Researchers have long known that students respond to teachers’ expectations of them. Now, according to a recent story on National Public Radio, Robert Pianta of the Curry School of Education at the University of Virginia, is examining whether focusing on teacher behavior, rather than simple verbal instruction to change teachers’ attitudes, yields better results. Pianta’s work builds on a 1964 experiment, in which Robert Rosenthal of Harvard administered an IQ test to children and told teachers that it predicted that several children, chosen at random, were poised to take big intellectual leaps.
“As he followed the children over the next two years, Rosenthal discovered that the teachers’ expectations of these kids really did affect the students. ‘If teachers had been led to expect greater gains in IQ, then increasingly, those kids gained more IQ,’ he says,” NPR reports. “But just how do expectations influence IQ? As Rosenthal did more research, he found that expectations affect teachers’ moment-to-moment interactions with the children they teach in a thousand almost invisible ways. Teachers give the students that they expect to succeed more time to answer questions, more specific feedback, and more approval: They consistently touch, nod and smile at those kids more. ‘It’s not magic, it’s not mental telepathy,’ Rosenthal says. ‘It’s very likely these thousands of different ways of treating people in small ways every day.’”
Pianta gives an example of how teachers’ attitudes affect their behavior. Take, for instance, a teacher who believes boys are disruptive.
“I ask a question in class, and a boy jumps up, sort of vociferously … ‘I know the answer! I know the answer! I know the answer!’” Pianta tells NPR. “If I believe boys are disruptive, and my job is control the classroom, then I’m going to respond with, ‘Johnny! You’re out of line here! We need you to sit down right now.’ ”
The likely result, Pianta says, is that the boy will become frustrated and disengaged and then escalate his behavior – which, in turn, will validate the teacher’s belief that boys are disruptive.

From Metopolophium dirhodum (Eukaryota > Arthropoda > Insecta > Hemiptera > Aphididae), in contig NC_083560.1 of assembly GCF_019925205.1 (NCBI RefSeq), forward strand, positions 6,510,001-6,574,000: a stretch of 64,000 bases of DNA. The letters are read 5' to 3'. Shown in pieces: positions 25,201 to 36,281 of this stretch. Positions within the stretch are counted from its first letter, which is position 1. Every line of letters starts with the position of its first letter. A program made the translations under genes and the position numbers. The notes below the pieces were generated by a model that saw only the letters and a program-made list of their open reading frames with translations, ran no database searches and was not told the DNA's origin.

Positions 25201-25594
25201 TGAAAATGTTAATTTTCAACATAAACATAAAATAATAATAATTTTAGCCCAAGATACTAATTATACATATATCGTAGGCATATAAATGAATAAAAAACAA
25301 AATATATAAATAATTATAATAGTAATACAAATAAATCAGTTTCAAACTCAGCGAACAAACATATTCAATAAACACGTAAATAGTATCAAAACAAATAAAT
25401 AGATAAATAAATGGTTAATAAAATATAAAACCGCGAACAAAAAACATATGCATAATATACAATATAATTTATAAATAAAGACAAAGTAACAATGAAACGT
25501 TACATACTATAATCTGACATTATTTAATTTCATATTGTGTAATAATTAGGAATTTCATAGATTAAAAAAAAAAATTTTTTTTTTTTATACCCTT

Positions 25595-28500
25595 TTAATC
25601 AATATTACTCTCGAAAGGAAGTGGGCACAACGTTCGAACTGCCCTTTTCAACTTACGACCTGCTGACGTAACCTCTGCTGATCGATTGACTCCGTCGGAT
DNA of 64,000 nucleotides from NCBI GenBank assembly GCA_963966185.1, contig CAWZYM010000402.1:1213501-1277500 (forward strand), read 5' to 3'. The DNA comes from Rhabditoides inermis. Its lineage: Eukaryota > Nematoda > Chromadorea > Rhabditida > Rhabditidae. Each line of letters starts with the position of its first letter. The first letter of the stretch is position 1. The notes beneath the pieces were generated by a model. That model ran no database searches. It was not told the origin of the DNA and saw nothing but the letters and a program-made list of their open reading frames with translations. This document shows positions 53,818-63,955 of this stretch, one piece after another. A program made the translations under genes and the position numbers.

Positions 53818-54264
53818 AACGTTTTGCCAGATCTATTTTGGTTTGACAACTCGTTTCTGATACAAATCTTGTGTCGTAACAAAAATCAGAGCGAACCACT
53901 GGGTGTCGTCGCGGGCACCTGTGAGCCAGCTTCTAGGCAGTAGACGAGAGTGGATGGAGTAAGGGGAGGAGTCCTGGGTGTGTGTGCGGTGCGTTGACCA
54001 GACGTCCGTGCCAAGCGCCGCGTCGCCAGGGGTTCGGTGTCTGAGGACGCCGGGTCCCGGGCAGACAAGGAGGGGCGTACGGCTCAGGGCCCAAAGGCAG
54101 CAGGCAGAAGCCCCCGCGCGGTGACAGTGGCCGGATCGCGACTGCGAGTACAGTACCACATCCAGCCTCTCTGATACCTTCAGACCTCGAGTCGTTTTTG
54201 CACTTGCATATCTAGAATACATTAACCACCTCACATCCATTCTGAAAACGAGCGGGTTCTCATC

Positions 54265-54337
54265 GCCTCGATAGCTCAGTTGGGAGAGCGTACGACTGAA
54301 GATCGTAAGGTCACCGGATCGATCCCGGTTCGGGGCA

“But if the teacher doesn’t carry those beliefs into the classroom, then the teacher is unlikely to see that behavior as threatening,” NPR reports. “Instead it’s: ‘Johnny, tell me more about what you think is going on.’ … But also, ‘I want you to sit down quietly now as you tell that to me,’ ” Pianta says. “These two responses,” he says, “are dictated almost entirely by two different interpretations of the same behavior that are driven by two different sets of beliefs.”
How, then, to help teachers get from the first response noted above to the second? Pianta set up an experiment to examine whether changing teacher behavior leads to changed attitudes. In his research, he has divided teachers into two groups. The control group received standard verbal instruction about the role of expectations and attitudes. The other group received intense behavior training. They were regularly videotaped and received personal coaching from trainers who had watched the videos and now offered alternate behaviors for the teachers to try. The beliefs of the teachers in the experimental group changed more than the beliefs of teachers in the control group.
“It’s far more powerful,” Pianta says, “to work from the outside in than the inside out if you want to change expectations.”